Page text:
Money Movements across the Globe – Causes and Consequences
Seminar"/>

Money Movements across the Globe – Causes and Consequences
Seminar

Money Movements across the Globe – Causes and Consequences

Since 1945 trade and investment between nations has expanded rapidly. Yet despite the high quality of its workforce, vast amounts of natural resources, and tremendous amounts of physical capital, the United States persistently buys more from other countries than it sells to them. Politicians periodically accuse other nations of manipulating exchange rates to favor their exports, while ignoring (or pretending to ignore) the fact that the value of the US Dollar, once convertible into gold, has eroded over time.

In this class Allen Smith charts the growth of global trade, explains its accounting, and studies the money flows between nations. Allen analyzes the structural changes that took place in the US monetary system and the impact of the purchasing power of the US Dollar on the US trade deficit.

We kindly ask students to do some research and come prepared to discuss these topics:

  • January 29: The Foreign Exchange Market—What are consequences of floating exchange rates?
  • February 5: Do Trade Deficits Matter?
  • February 12: US Dollar as World Reserve Currency—For how much longer? What are consequences if this changes?

Note: This seminar is open to all, but priority will be given to students who have taken the course on Money and Banking.

Related upcoming events

  • 2022-07-11 6:30 pm - 2022-07-11 8:00 pm

    COULD LAND VALUE TAX BE THE ACHILLES HEEL OF CORPORATE RULE?

    Join us for a panel discussion on how grass-root organized resistance can hold corporate power in check.

    What happens when a multi-billion dollar transnational corporation faces organized resistance from residents in the city where it operates a major oil refinery? Richmond, California is a working class, lower income city, populated by majority people of color, and has been home to Chevron’s biggest refinery for over 100 years. For decades, the corporation used its ample financial resources to capture local government and regulatory agencies, allowing it to pollute surrounding neighborhoods while minimizing its tax payments. Marilyn Langlois will tell us how coordinated grassroots efforts by the Richmond Progressive Alliance and allied organizations have propelled people power in promoting health, fair taxation and democracy for their community. This will be followed by Joshua Vincent’s take on efforts by Chevron to undermine the movement for land value taxation in Philadelphia and what would have been needed to overcome them.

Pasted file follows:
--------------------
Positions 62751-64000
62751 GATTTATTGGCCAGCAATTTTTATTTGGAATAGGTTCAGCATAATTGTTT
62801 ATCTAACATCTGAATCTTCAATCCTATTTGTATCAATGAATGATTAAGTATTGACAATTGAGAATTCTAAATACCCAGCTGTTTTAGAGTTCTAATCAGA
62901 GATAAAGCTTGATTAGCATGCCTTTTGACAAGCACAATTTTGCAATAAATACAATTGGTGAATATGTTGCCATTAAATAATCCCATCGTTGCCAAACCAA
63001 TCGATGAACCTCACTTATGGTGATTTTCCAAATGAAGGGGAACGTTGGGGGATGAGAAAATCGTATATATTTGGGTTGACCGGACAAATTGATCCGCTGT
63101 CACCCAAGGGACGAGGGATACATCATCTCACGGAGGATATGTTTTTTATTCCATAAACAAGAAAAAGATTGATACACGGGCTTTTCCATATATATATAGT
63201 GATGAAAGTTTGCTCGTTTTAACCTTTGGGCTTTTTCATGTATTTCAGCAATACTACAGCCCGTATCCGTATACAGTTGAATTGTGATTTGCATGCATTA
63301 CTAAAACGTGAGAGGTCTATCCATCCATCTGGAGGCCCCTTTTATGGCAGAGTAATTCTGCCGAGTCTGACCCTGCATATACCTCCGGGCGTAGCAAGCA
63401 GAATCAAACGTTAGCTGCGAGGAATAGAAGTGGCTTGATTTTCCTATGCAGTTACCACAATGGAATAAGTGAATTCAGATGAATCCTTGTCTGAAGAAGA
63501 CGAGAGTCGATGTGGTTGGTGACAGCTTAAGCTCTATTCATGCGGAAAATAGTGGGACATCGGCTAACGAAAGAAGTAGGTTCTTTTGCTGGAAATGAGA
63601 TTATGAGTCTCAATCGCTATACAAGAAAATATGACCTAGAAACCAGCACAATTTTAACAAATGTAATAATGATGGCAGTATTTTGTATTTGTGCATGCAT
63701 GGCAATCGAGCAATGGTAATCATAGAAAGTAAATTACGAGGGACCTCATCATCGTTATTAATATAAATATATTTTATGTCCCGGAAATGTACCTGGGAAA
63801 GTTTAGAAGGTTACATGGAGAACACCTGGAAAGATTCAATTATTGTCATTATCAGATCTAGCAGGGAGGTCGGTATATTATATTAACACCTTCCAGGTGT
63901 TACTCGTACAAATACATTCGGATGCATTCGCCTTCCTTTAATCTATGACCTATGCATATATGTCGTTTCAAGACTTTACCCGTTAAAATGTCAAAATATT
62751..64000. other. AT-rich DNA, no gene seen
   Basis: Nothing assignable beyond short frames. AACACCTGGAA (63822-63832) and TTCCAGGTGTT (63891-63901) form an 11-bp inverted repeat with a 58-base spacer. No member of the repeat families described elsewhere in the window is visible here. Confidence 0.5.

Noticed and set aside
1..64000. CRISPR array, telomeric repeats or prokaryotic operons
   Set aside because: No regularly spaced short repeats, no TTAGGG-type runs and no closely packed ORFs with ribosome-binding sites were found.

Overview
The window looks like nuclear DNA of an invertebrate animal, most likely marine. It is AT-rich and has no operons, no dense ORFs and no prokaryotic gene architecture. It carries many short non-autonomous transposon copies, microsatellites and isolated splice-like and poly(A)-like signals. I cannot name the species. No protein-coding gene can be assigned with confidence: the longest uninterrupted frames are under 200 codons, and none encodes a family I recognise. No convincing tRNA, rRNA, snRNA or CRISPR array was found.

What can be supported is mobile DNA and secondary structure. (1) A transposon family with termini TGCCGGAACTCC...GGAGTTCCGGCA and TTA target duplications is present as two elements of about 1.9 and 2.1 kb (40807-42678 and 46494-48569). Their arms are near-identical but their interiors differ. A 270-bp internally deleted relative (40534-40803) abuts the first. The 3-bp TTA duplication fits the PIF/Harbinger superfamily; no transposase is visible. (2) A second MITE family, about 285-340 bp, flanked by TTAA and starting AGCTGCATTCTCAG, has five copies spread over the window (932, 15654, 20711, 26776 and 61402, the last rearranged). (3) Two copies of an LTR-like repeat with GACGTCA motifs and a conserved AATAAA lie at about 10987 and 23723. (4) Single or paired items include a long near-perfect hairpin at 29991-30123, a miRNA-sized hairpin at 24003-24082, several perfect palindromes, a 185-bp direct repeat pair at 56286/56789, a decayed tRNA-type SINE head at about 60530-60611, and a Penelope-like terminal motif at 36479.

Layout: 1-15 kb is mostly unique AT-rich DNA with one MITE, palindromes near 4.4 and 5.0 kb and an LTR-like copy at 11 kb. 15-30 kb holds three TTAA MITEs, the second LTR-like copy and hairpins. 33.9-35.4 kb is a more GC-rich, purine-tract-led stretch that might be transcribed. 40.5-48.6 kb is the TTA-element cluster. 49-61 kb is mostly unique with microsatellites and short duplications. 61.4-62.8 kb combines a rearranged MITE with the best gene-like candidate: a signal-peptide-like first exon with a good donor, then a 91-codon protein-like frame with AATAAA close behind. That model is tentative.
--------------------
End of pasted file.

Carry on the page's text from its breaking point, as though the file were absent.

Speakers:

    Marilyn Langlois is a member of TRANSCEND, an international network for peace through education, and guest editorialist for Transcend Media Service. She is also a community organizer and solidarity activist in Richmond, California.

    Joshua Vincent joined the Center for the Study of Economics (CSE) as Associate Director in 1993 and has served as Executive Director since 1997. At CSE, he has worked as a consultant to over 75 municipalities, counties, NGOs, and national governments. He has testified as an expert witness on the impact of land taxation, from the municipal level up to state legislatures in Texas, Connecticut, Maryland, Indiana and Ohio. Since 2000, Vincent and CSE have conducted over 50 land tax impact studies for cities all over the US.

    Discussant:

    Alanna Hartzok is transpersonal psychotherapist and a Tax Shift Projects Admin, twice US Congressional Candidate (Democrat and Green Parties), and author of The Earth Belongs to Everyone (Radical Middle Book Award). She was instrumental in the passage of tax reform legislations in Pennsylvania and administers the International Union for Land Value Taxation.

    Note: This is an online event. Access information will be made available after registration.

    Date: Mon, July 11, 2022
    Time: 6:30 PM – 8:00 PM EDT

    REGISTER NOW

    A link to join the online webinar will be provided via email before the start of the session.